There is a common misconception in real-time graphics where sharper shadows are often wrongly associated with higher quality, because higher resolution shadowmaps produce relatively sharper shadows when no additional blurring is applied. However, in reality, the further a shadow extends from its shadow caster, the blurrier the shadow. Generally, shadows are a lot softer than anticipated by most. HDRP is able to simulate shadow blurriness to a high degree of fidelity: distant shadows are highly blurred, whereas shadows close to their source remain sharp.
In the example below, see how the central Equestrian Statue appears realistically blurred on the facade of the Palace as the shadow of the statue travels over a long distance. Meanwhile, the shadow originating from the car remains fairly sharp, yet gradually becomes blurrier as the distance from the car increases.
The quality of the filtering is controlled in the Shadow section of the Light inspector. Furthermore, HDRP allows you to simulate larger emissive Shapes, thanks to the Angular Diameter (Directional Light), or the Radius (Point & Spot Light). These controls affect both the softness of the shadows and specular highlights in a physically-based fashion: the larger the emissive source, the softer its shadows and specular highlights.
If you notice stepping artifacts (shadow acne), increase the Slope-Scale Depth Bias: more bias will be applied to polygons facing away from the Light. Thus, unwanted shadows will visibly “sink” under their surface. Pushing the Near Plane and reducing the Range of the Light can also offer more shadowing precision, although it is not always a practical solution.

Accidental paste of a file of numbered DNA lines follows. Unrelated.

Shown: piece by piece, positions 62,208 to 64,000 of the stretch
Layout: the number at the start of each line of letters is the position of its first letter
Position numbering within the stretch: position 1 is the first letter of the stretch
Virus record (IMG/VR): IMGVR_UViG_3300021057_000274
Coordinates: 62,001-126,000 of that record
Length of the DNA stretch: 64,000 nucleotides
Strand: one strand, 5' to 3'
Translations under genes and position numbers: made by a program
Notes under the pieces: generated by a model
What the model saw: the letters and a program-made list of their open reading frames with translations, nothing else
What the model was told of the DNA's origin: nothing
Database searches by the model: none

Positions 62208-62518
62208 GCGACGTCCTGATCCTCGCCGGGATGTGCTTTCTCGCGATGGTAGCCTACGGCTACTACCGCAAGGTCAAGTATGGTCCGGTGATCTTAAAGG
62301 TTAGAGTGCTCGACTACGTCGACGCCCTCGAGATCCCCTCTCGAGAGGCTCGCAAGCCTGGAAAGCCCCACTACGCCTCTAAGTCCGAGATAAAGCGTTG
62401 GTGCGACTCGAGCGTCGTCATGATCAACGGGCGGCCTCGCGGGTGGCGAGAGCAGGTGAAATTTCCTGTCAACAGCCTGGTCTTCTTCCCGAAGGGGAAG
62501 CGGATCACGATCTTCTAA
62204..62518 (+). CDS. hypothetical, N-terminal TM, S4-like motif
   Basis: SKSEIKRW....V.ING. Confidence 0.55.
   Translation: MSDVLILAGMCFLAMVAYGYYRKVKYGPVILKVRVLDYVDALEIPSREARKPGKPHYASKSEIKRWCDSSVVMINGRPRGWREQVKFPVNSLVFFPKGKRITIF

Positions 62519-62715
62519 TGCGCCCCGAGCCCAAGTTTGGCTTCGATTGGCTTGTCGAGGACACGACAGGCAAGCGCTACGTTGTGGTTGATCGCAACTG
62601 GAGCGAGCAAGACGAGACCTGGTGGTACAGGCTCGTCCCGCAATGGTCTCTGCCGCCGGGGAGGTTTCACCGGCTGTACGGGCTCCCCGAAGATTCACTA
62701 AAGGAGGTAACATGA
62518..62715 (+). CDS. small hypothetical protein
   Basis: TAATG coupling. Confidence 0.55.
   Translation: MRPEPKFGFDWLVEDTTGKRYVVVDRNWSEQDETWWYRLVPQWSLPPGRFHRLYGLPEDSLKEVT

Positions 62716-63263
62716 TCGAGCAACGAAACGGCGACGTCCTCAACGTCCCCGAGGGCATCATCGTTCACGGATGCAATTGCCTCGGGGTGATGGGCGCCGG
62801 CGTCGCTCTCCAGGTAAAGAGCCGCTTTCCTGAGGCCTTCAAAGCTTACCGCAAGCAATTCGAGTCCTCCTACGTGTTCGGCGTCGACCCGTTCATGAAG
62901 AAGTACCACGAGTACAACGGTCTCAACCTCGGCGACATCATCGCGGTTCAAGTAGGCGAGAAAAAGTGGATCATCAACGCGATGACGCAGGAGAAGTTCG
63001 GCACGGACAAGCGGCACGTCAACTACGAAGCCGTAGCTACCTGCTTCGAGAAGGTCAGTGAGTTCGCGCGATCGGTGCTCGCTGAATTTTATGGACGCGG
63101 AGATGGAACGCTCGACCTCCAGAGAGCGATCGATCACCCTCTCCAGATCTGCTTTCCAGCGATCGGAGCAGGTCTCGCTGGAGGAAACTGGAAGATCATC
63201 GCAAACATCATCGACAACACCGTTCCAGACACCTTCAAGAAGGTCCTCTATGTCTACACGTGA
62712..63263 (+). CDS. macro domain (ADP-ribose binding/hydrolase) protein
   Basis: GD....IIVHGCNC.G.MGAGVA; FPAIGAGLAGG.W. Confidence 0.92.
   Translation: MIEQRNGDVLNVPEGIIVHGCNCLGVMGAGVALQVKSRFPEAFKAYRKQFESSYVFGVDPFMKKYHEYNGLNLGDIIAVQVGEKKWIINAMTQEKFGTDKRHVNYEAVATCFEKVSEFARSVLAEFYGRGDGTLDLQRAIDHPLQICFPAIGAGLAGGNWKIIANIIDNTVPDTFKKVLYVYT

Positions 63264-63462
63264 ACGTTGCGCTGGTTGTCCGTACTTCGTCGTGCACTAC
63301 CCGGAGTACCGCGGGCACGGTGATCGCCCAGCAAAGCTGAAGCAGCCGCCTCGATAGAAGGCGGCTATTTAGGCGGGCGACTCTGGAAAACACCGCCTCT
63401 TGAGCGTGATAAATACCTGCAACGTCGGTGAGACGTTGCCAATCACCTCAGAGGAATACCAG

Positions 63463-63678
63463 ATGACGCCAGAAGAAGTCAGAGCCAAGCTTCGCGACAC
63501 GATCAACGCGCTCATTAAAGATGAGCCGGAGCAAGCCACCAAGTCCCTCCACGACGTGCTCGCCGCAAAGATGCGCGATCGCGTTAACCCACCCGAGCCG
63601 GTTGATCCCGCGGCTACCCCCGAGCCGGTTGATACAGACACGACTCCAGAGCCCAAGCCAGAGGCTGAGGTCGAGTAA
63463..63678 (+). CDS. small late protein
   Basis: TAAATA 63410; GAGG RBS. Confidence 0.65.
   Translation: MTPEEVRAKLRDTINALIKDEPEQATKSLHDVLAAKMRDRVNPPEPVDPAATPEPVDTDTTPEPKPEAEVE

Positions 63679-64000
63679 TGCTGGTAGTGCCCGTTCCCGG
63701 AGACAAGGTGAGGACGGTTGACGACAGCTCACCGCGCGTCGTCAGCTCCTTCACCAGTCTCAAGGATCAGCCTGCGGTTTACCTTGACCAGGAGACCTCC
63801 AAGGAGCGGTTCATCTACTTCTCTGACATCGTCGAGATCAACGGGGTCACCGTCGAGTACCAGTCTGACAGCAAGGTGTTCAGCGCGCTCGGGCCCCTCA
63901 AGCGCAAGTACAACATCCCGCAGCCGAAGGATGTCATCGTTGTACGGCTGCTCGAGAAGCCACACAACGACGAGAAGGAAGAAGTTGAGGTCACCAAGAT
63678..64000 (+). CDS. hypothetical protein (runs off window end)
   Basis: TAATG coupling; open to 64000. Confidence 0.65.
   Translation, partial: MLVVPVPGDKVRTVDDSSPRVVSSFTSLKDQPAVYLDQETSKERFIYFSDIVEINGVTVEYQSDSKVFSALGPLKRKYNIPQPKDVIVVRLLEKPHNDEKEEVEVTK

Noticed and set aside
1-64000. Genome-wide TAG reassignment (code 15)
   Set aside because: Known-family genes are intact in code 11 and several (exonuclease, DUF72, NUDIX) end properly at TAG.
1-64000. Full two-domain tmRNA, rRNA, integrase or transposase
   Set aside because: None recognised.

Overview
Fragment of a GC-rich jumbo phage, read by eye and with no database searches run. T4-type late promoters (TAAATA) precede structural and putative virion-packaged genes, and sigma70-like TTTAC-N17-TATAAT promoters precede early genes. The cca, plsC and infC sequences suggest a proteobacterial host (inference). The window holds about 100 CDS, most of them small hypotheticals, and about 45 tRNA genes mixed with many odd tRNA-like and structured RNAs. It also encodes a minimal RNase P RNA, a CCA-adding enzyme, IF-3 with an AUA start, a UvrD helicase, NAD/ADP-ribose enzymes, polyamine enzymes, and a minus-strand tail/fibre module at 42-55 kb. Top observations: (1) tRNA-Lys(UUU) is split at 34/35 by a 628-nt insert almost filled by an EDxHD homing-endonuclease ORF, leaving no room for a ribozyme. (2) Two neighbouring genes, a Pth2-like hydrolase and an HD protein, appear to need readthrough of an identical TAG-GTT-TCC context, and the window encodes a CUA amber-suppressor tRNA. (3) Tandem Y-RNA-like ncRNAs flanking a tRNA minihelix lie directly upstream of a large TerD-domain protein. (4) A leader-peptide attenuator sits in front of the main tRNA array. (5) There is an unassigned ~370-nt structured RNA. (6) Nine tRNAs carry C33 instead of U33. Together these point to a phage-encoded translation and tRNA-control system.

Contact shadows are particularly effective at fixing the lack of resolution in the distant cascades of the directional shadowmap. They can dramatically improve the quality of the self-shadowing for micro geometric details at any distance from the camera, for both Directional and Punctual Lights. The facades of the Palace noticeably benefit from this feature: fine ornaments, ledges, sentry boxes and windows cast believable shadows.
However, like any screenspace technique, offscreen geometries, transparent materials, and objects hidden behind other opaque objects will not produce any contact shadows, as those objects do not appear in the screen-space depth buffer. This can result in “holes” in the contact shadows, as well as a lack of shadowing on the very edge of the frame. In any case, the image quality boost provided by this effect, especially at medium and long-range, usually alleviates those drawbacks.
First of all, I highly recommend you activate ACES tonemapping to ensure a filmic light response from the get-go. Obviously, you may still color grade the final image at a later stage, preferably after your lighting pass, with some of these Volume Overrides:
The later is especially important when using physically-based color temperatures for the sun, moon and artificial lighting, to reproduce the color adaptation in the human brain, or the automatic or manual white balance of a camera. For example, uncorrected images with incandescent lighting around 3000 Kelvin will have a very strong orange hue. White balance can also be used artistically in many situations; nonetheless, color reproduction in high-end visualizations must be taken very seriously, especially when it comes to car paints.
Due to the dynamic nature of the demo, with the ability to change the time of day as well as the position of the car, a single overcast bake (Indirect Only) was set up, using an overcast HDRI sky with a multiplier of 10 000 lux. This provided a sufficient amount of occlusion in the concave parts of the Amalienborg environment.